So far outside the box you can't even see the box from here.
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Sunday, December 4, 2016
Italy is going to the polls. How they vote on this referendum could spell the end to the Euro and the European Union. There's a populist push in Italy and if they pull out of the Euro it could be the beginning of the end.
Well, not the beginning. You could look at Brexit or even other previous events. What happens in Italy could certainly speed things along. I bet, incorrectly, that Greece would have been the first to drop the Euro as it probably makes a lot of sense for them to do so. To prevent that from happening the will of the voters was thwarted. The average Greek has little faith in the normal political process these days.
Maybe some more duck tape and spit could hold the union together, for a while. My guess is that it will eventually fracture into several regional blocks that have enough in common to make an alliance worthwhile. Most likely there will still be NATO or something like it.
When the Euro falls there may be a short term bump in the dollar. However, the dollar will be just the best of a bad lot. Fundamental weaknesses may cause fiat currencies to tumble -which is all of them. That, boys and girls, is what we call currency collapse.
If we are lucky it will happen fast. Why is fast better than slow? We've had a slow collapse. Middle class wages have been losing ground in real terms since the 1970s. A lifestyle that once could be sustained by one blue collar job now takes two or three. One spouse could work while the other took care of the house and children. Now both spouses have to work and often one or both must work two or more jobs. That's what slow collapse looks like.
In a fast collapse nobody has any money. It's pretty horrible as with no money few goods and services are exchanged. That will be a time of hardship.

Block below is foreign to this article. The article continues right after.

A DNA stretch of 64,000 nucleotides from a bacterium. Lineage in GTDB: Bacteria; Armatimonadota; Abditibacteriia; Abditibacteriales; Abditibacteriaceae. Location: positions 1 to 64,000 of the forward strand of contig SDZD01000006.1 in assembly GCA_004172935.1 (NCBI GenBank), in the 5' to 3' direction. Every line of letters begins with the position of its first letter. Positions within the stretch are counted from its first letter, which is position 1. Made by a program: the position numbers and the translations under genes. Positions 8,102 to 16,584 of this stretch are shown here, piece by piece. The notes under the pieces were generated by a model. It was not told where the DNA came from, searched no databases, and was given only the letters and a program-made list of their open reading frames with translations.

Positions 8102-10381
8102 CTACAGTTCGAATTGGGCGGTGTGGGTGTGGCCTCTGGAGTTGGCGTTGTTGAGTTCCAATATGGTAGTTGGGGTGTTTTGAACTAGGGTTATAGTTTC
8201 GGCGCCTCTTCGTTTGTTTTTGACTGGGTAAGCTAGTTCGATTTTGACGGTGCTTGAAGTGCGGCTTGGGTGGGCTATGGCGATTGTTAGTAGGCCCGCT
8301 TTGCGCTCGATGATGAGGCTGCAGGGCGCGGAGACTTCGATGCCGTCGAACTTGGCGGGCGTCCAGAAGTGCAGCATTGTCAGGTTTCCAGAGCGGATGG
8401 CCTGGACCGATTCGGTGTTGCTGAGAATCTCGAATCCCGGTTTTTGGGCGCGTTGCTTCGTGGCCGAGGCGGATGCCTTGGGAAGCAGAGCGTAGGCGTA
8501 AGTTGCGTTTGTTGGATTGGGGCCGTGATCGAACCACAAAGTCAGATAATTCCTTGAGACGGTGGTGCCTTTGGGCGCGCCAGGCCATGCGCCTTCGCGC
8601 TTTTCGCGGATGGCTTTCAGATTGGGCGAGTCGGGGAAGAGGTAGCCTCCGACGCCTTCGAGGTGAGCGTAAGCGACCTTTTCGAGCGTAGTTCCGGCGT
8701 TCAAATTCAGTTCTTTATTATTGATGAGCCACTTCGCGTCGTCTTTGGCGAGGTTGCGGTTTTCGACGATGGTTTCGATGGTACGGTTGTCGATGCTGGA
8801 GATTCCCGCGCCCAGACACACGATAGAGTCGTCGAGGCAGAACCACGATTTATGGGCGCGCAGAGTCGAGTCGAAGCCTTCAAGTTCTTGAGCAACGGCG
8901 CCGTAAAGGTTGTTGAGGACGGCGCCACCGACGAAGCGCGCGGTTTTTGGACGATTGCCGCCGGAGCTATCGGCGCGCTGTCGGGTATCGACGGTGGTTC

How is that better than a slow collapse? In a slow collapse the bottom gets eaten up. Middle class become poor. The poor disappear. Wealth is concentrated in a few hands. Everyone else has nothing. That's the path we are on now. In a fast collapse nobody is going to take your house away. The banks will disappear or if they do survive they won't be able to do anything about your house. There will be nobody to sell it to.
The smart way to handle a fast collapse is to clear up all the unpayable debt: mortgages, student debt, derivatives -everything. The stores, factories, houses, and businesses are still standing. All they need is a new financial framework to make it all work. Wise leadership could get ahead of the problems and restart the economy. If they don't a couple of different things could happen. One is that everything freezes, falls apart, and it takes decades for recovery -if it ever happens at all.
Another thing that could happen is that a financial system could build from the ground up, starting with barter and moving onto some other medium of exchange later. Governments and central bankers could even be cut out of that system so expect official resistance. They'd rather have a broken system they are in control of rather than a functional one that's independent. Of course, it will only work if they have something real to pay the cops with.
So keep an eye on Italy and see what happens next.
I live in an area of NH known as the Great North Woods. I'm in my dome-i-cile out in the county with my lovely wife and a varying number of family and friends
-part red neck, part hippie but all country. Experimenting and enjoying the adventure of life.